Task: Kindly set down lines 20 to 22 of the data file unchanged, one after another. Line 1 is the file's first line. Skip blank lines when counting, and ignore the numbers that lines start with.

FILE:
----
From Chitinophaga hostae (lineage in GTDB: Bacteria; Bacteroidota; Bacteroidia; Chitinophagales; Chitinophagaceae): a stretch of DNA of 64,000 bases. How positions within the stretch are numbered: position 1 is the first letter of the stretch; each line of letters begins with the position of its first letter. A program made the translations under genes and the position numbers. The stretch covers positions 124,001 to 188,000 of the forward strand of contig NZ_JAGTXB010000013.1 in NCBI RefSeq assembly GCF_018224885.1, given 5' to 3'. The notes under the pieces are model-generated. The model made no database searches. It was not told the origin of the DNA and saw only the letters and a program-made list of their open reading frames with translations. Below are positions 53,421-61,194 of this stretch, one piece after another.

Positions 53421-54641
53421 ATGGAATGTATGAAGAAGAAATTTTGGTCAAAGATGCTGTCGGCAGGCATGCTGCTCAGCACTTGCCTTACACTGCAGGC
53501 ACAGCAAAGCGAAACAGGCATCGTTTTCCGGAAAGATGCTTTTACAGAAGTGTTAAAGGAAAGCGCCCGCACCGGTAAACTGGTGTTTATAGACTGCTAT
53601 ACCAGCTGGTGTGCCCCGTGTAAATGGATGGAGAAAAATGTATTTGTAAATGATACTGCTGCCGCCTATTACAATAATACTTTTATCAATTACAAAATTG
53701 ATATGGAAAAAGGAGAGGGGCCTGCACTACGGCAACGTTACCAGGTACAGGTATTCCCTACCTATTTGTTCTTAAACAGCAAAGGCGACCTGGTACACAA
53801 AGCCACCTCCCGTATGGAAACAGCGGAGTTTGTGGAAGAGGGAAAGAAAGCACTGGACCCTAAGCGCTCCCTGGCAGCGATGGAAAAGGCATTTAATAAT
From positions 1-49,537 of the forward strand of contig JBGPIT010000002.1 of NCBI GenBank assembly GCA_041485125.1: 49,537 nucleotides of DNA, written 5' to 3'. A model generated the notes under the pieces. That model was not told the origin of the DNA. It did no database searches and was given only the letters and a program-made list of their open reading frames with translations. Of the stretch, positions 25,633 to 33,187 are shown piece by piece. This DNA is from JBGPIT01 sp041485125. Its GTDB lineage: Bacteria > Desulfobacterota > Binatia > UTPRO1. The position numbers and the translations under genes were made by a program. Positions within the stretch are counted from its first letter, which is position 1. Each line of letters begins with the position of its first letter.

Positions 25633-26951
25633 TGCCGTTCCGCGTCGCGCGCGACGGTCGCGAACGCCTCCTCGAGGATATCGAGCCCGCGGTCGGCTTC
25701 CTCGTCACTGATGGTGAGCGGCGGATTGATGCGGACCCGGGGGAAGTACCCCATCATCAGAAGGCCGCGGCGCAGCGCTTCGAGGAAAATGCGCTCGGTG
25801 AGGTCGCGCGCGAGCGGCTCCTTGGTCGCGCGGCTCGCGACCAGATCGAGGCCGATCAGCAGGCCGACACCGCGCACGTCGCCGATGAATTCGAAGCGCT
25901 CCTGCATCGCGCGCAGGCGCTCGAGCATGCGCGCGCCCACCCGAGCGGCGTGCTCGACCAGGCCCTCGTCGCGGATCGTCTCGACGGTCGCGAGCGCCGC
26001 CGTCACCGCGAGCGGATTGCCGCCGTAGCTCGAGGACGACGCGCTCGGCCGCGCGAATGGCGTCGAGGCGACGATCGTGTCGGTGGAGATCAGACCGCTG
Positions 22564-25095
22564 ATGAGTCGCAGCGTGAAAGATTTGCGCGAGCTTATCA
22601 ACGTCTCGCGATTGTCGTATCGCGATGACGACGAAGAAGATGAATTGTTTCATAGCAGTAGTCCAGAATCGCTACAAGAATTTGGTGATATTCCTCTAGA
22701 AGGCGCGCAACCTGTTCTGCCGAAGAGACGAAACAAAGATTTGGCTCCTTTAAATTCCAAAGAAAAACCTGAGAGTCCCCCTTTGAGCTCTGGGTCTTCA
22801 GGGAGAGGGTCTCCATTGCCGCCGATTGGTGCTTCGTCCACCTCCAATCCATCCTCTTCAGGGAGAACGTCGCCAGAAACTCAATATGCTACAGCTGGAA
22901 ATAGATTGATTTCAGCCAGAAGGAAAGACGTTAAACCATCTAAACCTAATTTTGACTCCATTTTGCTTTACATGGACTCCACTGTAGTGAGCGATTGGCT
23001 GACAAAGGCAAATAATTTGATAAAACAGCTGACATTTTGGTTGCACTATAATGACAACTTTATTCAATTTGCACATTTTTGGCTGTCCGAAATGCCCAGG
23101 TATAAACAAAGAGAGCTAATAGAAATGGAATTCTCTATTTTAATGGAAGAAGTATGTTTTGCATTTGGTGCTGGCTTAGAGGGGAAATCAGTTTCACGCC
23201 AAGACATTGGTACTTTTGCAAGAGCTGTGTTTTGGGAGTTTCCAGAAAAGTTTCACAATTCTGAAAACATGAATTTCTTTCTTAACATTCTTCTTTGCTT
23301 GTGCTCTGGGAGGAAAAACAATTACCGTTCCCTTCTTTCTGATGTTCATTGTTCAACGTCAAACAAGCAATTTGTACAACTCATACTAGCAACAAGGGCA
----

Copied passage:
22901 ATAGATTGATTTCAGCCAGAAGGAAAGACGTTAAACCATCTAAACCTAATTTTGACTCCATTTTGCTTTACATGGACTCCACTGTAGTGAGCGATTGGCT
23001 GACAAAGGCAAATAATTTGATAAAACAGCTGACATTTTGGTTGCACTATAATGACAACTTTATTCAATTTGCACATTTTTGGCTGTCCGAAATGCCCAGG
23101 TATAAACAAAGAGAGCTAATAGAAATGGAATTCTCTATTTTAATGGAAGAAGTATGTTTTGCATTTGGTGCTGGCTTAGAGGGGAAATCAGTTTCACGCC